Why is the Congress losing its popular base all over the country?

I think that over a period of years, a situation developed in the Hindi heartland where our traditional voters distanced themselves from the party. But they are coming back. The peak was reached during the demolition of the Babri Masjid when the minorities left us in large numbers.

Take Rajasthan, for example. From what I understand, you will not be able to reach the figure of 18 MPs that you had last time. Why do you think there is this trend?

No, I don't accept this assessment. You see, the Jat Mahasabha has not made any serious impact. They don't have a candidate, they don't have an office, they don't have a programme, they don't have a manifesto, they don't have an organisation. And some of us raised the reservation issue much before the Jat Mahasabha did. And though Gyan Prakash Pilania says they should vote for the BJP, no Jat is going to listen to him. Traditionally, a Jat has voted for the Congress in western Rajasthan.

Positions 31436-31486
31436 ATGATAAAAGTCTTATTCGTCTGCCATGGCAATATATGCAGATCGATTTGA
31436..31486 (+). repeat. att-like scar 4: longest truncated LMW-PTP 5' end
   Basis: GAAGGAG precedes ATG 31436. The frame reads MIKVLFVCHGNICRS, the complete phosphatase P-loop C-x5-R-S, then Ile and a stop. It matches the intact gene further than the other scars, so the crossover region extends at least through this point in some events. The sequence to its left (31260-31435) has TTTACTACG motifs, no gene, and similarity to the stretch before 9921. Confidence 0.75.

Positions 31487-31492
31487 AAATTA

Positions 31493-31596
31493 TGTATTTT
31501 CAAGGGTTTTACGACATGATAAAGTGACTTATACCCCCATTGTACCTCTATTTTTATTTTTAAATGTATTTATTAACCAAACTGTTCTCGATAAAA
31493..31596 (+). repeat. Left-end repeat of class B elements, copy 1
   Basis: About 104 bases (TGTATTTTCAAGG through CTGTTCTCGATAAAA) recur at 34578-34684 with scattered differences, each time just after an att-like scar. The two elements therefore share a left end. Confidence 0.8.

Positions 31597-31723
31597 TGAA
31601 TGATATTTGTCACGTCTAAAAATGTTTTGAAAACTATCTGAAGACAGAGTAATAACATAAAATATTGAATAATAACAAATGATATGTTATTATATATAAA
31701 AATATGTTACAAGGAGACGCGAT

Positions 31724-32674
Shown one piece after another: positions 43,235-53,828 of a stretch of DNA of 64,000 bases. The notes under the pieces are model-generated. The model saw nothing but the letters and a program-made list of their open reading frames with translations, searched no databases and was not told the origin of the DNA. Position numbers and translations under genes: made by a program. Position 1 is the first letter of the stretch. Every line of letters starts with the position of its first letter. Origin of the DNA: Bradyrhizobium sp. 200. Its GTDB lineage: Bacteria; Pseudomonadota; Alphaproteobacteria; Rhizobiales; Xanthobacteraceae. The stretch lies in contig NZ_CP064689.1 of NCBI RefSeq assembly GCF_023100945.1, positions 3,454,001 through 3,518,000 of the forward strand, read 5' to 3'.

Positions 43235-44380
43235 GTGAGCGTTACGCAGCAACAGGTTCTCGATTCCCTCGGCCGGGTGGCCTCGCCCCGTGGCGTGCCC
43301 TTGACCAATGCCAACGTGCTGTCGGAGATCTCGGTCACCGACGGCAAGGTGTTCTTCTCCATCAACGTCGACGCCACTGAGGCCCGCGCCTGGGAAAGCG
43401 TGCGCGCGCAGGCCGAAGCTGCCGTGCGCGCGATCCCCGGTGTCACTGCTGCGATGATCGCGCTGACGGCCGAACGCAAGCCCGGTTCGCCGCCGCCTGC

The other thing is, for the next four-and-a-half years, there is going to be a Congress government in Jaipur. So any voter who goes to put his vote is not going to waste it. The BJP cannot take over -- they've got only 33 MLAs. And this is the strongest point.

We have 154 MLAs and the government is going to be a Congress government for four-and-a-half years. If the voters want to throw their votes into a well, they are welcome to. But I don't think they will. They also know the MLAs get the work done and the MPs get the work done. So I don't feel that the idea that the BJP is making any inroads is credible.

There seems to be a lot of disenchantment with the Congress government in the state, especially with the water issue, the electricity issue.